BULLOCK v. BANKCHAMPAIGN

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Case Basics
Docket No. 
11-1518
Petitioner 
Randy Curtis Bullock
Respondent 
BankChampaign, N.A.
Decided By 
Advocates
(for the petitioner)
(for the respondent)
(Assistant to the Solicitor General , Department of Justice, for the United States as amicus curiae supporting the respondent)
Term:
Location: BankChampaign
Facts of the Case 

In 1978, Randy Curtis Bullock became the trustee of his father’s trust. The trust’s only asset was his father’s life insurance policy, and Bullock and his four siblings were the trust’s only beneficiaries. As trustee, Bullock was only allowed to borrow from the trust to pay the life insurance premiums and to satisfy a withdrawal request from another trustee. Despite these restrictions, Bullock borrowed from the trust three times: to satisfy a debt on his father’s business, to allow him and his mother to purchase certificates of deposit, and to allow him and his mother to purchase real estate. All of the loans were fully repaid.

When Bullock’s two brothers learned of the existence of the trust and their brother’s actions, they sued him in Illinois state court. They claimed that Bullock had breached his fiduciary duty by taking loans that violated the guidelines of the trust. The brothers moved for summary judgment and the court granted it. The court ordered Bullock to pay $250,000 in damages for the benefits he received from his dealings with the trust, $35,000 in attorneys’ fees, and placed the property Bullock purchased—a mill in Ohio—in a constructive trust. The constructive trust was awarded to BankChampaign, which replaced Bullock as the trustee of his father’s trust. Bullock was unable to sell the mill to satisfy the Illinois judgment.

In 2009, Bullock filed for bankruptcy under Chapter 7 to discharge his debt from the Illinois judgment. The bank started an adversary proceeding in bankruptcy court where it argued that debts arising out of “fraud or defalcation while acting in a fiduciary capacity” are not dischargeable by bankruptcy. The bank moved for summary judgment and the bankruptcy court granted the motion. Bullock appealed the bankruptcy court’s judgment to district court, and the district court affirmed. The district court recognized that the only way for Bullock to satisfy the judgment debt was to sell the mill, and the bank could not hold it in perpetuity, so the district court concluded that the bank was abusing its power; however, it still affirmed the decision of the bankruptcy court. The U.S. Court of Appeals for the Eleventh Circuit affirmed the judgment of the bankruptcy court and held that Bullock’s conduct met the standard for defalcation because it was objectively reckless and constituted a known breach of a fiduciary duty.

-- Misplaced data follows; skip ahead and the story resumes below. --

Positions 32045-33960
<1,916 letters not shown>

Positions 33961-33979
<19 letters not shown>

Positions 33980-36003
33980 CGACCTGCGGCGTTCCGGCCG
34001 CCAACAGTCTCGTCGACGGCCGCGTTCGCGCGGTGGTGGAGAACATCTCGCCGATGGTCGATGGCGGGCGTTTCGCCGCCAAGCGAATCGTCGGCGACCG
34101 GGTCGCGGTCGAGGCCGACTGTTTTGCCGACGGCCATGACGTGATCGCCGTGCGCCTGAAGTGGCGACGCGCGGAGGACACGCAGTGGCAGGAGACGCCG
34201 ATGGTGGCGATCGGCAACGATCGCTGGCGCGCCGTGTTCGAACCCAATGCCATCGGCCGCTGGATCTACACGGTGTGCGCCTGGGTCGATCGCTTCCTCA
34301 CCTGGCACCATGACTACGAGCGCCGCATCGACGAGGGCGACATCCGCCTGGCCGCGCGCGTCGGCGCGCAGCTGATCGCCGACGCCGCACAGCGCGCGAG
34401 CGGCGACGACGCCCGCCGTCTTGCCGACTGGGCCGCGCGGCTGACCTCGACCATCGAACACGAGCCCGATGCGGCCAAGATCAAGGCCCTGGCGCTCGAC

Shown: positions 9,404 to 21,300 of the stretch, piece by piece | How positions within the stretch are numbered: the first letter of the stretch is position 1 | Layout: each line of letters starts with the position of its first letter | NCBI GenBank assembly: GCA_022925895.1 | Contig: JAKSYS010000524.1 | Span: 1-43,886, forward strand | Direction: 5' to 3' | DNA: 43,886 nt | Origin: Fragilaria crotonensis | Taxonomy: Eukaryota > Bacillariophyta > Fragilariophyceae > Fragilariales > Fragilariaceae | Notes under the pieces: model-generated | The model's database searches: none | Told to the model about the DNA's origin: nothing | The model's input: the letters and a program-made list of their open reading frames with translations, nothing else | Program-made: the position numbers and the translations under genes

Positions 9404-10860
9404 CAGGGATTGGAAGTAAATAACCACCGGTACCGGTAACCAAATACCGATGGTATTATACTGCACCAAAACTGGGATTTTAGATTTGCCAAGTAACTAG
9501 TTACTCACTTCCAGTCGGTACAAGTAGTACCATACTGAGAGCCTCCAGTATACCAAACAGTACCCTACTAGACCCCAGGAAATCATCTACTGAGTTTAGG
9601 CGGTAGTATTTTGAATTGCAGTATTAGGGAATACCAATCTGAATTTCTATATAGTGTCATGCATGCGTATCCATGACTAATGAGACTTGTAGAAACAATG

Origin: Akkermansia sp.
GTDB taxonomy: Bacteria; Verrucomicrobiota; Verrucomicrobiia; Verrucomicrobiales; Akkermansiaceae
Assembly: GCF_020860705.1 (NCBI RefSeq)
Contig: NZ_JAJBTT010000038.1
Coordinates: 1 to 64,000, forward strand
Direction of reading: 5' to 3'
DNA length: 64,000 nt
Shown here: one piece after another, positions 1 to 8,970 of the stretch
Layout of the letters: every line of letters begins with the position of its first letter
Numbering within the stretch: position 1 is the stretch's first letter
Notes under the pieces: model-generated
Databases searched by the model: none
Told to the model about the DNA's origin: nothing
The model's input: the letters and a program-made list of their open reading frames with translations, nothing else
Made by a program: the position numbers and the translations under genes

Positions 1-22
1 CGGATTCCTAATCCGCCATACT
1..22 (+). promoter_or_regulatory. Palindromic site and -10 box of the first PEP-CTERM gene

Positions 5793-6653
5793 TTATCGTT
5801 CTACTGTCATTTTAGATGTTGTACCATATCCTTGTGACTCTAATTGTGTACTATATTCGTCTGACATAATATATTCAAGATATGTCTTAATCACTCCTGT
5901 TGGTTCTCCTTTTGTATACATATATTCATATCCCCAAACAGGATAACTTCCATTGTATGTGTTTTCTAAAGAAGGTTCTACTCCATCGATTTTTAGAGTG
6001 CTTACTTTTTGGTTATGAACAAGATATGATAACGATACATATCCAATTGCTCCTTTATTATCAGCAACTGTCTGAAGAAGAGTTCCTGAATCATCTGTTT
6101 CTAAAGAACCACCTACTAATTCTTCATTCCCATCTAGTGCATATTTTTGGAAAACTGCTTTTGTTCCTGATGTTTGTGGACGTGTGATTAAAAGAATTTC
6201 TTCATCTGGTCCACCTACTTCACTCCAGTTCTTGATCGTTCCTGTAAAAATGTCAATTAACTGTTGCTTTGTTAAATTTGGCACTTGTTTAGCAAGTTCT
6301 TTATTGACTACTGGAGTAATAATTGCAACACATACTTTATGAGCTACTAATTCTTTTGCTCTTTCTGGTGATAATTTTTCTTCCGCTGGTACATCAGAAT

Question 

Are debts arising out of fraud or defalcation in a fiduciary capacity dischargeable in a Chapter 7 bankruptcy proceeding?

Conclusion 
Decision: 9 votes for Bullock, 0 vote(s) against
Legal provision: 11 U. S. C. §523(a)(4)

No. Justice Stephen J. Breyer delivered a unanimous opinion holding that a bankruptcy proceeding resulting from “fraud or defalcation” is not dischargeable and that the term “defalcation” encompasses knowledge of or grossly reckless behavior in a fiduciary capacity. The Court held that the term should include a knowledge or intent requirement because such a reading follows statutory and judicial precedent. Additionally, this interpretation differentiates the term from others in the statute and provides a clear definition on which courts may rely. The Court then vacated the lower court’s judgment and remanded the case to determine if further proceedings were necessary under this heightened standard.

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BULLOCK v. BANKCHAMPAIGN. The Oyez Project at IIT Chicago-Kent College of Law. 23 December 2014. <http://www.oyez.org/cases/2010-2019/2012/2012_11_1518>.
BULLOCK v. BANKCHAMPAIGN, The Oyez Project at IIT Chicago-Kent College of Law, http://www.oyez.org/cases/2010-2019/2012/2012_11_1518 (last visited December 23, 2014).
"BULLOCK v. BANKCHAMPAIGN," The Oyez Project at IIT Chicago-Kent College of Law, accessed December 23, 2014, http://www.oyez.org/cases/2010-2019/2012/2012_11_1518.